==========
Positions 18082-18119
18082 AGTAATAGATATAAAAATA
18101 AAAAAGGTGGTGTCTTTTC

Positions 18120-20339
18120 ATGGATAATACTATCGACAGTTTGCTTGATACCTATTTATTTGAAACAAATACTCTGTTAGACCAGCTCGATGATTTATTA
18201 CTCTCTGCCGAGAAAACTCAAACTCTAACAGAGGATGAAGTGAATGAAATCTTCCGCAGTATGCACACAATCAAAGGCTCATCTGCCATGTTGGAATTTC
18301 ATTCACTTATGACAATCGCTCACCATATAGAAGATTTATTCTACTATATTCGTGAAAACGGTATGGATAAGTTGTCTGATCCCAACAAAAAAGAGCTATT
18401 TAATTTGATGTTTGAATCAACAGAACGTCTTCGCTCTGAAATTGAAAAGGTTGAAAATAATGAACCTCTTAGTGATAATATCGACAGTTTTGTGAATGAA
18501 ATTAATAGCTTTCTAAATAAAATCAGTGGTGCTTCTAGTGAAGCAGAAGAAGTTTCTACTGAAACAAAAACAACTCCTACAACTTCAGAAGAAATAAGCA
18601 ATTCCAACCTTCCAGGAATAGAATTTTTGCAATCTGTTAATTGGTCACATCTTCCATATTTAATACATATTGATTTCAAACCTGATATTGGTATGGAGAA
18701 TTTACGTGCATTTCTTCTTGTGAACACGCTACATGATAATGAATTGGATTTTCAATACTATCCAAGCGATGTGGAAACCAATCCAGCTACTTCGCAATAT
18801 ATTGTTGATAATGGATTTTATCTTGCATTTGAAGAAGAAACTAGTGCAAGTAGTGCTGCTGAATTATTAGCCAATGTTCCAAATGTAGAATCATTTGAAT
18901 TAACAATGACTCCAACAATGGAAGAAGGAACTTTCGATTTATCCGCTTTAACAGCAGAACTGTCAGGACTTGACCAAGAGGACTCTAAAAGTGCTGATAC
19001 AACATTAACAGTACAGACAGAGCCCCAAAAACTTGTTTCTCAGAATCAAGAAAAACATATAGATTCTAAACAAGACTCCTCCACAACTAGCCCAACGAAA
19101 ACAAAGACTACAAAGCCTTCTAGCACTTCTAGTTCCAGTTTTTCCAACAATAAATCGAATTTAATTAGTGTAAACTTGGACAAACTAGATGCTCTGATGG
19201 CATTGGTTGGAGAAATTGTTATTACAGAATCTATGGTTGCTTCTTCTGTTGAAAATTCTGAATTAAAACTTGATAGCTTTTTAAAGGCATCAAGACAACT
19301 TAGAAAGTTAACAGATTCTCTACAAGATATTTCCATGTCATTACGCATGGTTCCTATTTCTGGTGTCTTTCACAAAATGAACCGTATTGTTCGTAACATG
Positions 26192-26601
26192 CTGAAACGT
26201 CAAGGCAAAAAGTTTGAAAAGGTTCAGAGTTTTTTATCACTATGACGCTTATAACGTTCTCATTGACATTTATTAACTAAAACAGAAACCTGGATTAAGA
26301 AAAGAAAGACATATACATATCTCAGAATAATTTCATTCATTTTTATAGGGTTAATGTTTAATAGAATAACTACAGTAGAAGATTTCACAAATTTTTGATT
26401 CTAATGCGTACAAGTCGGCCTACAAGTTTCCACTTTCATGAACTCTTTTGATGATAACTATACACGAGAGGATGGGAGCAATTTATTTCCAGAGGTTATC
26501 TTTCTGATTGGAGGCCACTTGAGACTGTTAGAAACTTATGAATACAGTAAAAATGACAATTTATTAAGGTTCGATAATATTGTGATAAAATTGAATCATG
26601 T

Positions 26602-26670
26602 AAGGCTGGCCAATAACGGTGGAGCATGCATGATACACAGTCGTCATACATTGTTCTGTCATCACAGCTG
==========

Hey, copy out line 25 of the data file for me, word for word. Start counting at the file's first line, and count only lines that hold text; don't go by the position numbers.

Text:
Positions 26602-26670